How not to handle an angry sloth

Many of you will no doubt have wrestled at one time or another with the dilemma of what to do when you find a sloth on the road in front of you. All can now be revealed.

Following a very pleasant boat trip to the meeting of the waters with guests Alexander and son Jan, we were on our way back from the marina along a road that cuts through some jungle. Rounding a bend in the road, we were confronted by a small, three-toed sloth sprawled in the middle of the road like an old unravelling sweater (although they are good swimmers and excellent tree climbers, they can hardly walk at all). Since there was other traffic on the road toing and froing between the marinas and the main Avenida, the likelihood was that the critter would soon be squashed. But never fear! The Maguires are here! I leapt out of the car, while Naice put the hazard warning lights on and sounded the horn for the benefit of the other drivers. This was my first mistake. I rushed to the sloth and picked it up somewhat like you might pick up a child – that is to say face-to-face, securing the beastie with my hands under it’s armpits. This was my second mistake. Now it’s difficult to suppress one’s anthropomorphising tendencies when face to face with a cute little smiling face, slow-blinking brown eyes and big long arms waving about in distress. And for this reason, it took a few moments for me to critically analyse the hissing growl the little dear was emitting. And this was my third mistake.

This was one angry sloth, let me tell you, who obviously resented what to him must have seemed a wholly unnecessary intervention. So he did what any self-respecting angry sloth would do, and gripped me firmly with his toes. Not the sort of grip reserved for hanging around for days in trees, but the sort of gripped reserved for when your enemy comes at you with a sharp set of teeth. So he got me around both elbows and started to apply the pressure. The toes slowly sank into my skin and the blood rather more quickly started to pour out. Seeing this was a winning gambit, he endeavoured to get his legs into my sides, too. I started pushing him away with a force roughly equal to the force he was applying to draw me closer, so I found myself more or less strangling him, while his toes – nicely embedded now – started gouging out chunks of flesh. Another motorist stopped at this point, wound his window down, and shouted helpfully “watch out for his toes”. “Yes – thanks – I will,” I replied through gritted teeth.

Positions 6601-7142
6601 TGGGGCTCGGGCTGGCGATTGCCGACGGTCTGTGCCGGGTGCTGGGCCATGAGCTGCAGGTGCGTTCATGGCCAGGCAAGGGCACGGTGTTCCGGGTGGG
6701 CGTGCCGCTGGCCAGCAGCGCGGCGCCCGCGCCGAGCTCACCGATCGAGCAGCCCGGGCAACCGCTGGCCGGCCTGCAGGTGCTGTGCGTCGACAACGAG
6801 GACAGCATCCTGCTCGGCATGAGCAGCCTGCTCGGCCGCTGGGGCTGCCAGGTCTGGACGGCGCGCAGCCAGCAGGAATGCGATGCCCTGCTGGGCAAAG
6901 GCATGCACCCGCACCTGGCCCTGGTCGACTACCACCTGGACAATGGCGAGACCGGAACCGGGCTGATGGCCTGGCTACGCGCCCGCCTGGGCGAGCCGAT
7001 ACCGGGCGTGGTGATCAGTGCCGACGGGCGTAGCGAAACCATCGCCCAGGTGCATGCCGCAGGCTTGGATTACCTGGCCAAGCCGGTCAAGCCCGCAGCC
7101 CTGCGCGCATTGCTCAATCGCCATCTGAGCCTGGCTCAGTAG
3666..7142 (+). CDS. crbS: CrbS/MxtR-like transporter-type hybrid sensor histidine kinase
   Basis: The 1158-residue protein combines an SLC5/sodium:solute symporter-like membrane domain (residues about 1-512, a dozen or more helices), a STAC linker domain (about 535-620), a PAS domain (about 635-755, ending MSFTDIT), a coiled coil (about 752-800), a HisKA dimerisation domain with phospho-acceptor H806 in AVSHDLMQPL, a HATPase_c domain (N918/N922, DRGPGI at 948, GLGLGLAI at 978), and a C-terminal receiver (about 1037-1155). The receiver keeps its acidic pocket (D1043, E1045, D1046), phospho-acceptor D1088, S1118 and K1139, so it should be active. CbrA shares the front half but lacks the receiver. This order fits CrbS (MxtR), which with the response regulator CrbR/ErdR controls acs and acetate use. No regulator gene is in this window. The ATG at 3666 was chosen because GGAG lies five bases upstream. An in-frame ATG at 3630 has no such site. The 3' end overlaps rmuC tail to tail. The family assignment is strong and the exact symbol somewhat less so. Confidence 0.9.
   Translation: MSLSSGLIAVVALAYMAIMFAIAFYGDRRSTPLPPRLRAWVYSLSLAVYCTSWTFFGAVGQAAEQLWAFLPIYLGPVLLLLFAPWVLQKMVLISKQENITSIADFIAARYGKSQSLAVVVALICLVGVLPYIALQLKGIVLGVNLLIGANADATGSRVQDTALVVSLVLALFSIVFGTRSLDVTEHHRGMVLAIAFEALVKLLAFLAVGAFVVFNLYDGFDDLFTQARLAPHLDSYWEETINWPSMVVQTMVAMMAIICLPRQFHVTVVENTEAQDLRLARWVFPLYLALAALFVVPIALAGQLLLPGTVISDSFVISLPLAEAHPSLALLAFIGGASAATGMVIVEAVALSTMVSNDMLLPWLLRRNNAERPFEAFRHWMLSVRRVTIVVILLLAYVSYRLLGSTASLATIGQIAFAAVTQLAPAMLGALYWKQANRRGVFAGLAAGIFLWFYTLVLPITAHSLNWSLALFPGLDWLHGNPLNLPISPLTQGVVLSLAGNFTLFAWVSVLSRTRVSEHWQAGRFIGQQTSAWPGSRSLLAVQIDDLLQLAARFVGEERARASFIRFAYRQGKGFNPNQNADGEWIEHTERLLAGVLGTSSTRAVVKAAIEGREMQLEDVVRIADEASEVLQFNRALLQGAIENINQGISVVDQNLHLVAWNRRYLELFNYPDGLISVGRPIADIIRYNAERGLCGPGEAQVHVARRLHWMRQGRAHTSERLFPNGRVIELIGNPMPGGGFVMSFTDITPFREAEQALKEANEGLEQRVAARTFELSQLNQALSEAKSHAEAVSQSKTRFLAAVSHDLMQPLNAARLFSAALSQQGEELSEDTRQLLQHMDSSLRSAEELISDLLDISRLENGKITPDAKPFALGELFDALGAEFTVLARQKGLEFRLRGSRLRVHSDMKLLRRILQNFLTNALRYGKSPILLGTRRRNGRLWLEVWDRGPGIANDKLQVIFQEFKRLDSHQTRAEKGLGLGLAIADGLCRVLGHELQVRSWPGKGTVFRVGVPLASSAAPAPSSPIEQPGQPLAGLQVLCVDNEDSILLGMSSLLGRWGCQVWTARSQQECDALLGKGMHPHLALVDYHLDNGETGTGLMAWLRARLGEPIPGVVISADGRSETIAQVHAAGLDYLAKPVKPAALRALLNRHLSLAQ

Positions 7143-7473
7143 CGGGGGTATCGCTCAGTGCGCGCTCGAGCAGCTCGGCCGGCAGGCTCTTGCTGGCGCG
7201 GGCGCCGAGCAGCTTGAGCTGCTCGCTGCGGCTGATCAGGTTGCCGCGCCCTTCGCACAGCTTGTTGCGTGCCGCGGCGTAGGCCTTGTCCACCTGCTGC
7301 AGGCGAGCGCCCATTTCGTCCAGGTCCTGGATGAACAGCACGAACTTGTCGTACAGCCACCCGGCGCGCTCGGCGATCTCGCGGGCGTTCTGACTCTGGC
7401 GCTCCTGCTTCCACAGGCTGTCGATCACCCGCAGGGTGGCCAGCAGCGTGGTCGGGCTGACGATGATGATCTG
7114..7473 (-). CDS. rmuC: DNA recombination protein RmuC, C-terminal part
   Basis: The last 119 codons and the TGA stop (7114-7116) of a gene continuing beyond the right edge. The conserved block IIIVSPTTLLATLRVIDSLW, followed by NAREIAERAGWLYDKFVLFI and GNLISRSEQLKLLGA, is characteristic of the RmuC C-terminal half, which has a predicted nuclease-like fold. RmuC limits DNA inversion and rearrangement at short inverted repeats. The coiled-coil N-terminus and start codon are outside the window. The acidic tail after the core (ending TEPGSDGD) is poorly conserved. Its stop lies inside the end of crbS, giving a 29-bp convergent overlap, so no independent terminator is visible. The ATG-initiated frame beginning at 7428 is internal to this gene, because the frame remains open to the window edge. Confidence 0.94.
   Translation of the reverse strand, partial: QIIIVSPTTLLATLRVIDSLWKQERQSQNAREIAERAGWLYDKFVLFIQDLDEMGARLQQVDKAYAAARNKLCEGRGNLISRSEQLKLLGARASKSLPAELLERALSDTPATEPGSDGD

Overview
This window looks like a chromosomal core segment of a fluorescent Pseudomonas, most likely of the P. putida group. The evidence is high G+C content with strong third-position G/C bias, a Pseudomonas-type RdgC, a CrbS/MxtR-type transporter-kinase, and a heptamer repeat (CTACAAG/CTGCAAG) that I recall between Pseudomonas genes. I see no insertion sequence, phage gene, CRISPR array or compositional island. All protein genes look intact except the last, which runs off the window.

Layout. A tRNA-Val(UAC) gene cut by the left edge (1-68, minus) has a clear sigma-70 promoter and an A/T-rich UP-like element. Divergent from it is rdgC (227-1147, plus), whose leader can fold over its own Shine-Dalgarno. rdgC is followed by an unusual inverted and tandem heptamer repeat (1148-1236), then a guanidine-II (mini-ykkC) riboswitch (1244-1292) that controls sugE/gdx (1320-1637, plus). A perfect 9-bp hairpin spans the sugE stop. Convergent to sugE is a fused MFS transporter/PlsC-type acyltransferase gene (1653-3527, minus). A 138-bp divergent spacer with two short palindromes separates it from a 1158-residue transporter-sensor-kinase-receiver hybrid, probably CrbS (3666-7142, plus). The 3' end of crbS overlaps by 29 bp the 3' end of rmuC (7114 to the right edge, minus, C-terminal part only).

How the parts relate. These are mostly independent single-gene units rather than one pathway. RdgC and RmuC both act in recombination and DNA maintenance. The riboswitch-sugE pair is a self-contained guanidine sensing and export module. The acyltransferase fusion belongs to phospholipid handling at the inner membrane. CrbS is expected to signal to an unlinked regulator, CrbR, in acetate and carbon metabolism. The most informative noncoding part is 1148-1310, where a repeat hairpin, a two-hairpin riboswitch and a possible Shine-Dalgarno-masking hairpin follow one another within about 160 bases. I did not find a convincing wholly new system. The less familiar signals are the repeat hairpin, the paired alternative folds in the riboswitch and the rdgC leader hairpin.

Anyway, I managed to loosen my grip on him a little, and stop trying to push him away (it’s a bit like making yourself take your foot off the brake when your car starts to skid on the ice – sort of counter-intuitive), and rushed to the nearest shrubbery (as one does). Thrusting the two of us among the branches, all I could hope for was that he would prefer hanging on to a branch than crushing my arms. Fortunately I was right, and as soon as he lessened his grip on one of my arms I managed to spin him around a bit and direct the other limbs to other branches. And we parted company – he growling away to himself, and me trying to get some circulation back into my arms without leaving armfuls of blood on the road.

So there you have it. I doubt there are too many people who can claim to have been attacked by a sloth (or at least who would admit to it). I can’t say I’m proud of it, really, but I survived and learnt something. And now I can pass on this sage advice to those of you seeking the answer to your sloth-concerns: never pick up an angry sloth from the front.

And incidentally, if you want to know how I know it was a 3-toed sloth, I would respectfully refer you to the above photo of my elbow, two weeks on.
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